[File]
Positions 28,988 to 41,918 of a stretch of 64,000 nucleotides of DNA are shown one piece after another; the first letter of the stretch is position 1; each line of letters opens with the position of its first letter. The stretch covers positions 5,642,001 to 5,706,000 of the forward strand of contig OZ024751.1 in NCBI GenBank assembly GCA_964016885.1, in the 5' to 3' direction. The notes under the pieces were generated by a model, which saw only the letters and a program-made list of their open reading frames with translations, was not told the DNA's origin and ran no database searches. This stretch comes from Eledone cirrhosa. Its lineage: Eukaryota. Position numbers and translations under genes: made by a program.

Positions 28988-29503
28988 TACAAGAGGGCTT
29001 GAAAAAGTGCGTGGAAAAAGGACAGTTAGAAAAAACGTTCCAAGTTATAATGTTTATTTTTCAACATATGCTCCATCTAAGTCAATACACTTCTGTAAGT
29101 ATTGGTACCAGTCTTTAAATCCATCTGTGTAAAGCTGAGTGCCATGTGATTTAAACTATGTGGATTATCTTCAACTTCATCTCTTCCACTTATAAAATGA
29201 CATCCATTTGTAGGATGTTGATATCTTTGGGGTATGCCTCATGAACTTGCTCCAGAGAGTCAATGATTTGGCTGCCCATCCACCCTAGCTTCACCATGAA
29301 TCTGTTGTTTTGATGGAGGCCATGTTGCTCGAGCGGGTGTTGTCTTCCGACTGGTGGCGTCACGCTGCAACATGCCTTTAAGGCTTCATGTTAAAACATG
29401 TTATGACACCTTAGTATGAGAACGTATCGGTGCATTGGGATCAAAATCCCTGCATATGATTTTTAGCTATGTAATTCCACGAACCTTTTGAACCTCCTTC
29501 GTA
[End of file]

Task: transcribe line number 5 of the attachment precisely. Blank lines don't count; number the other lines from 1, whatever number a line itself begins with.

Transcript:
29101 ATTGGTACCAGTCTTTAAATCCATCTGTGTAAAGCTGAGTGCCATGTGATTTAAACTATGTGGATTATCTTCAACTTCATCTCTTCCACTTATAAAATGA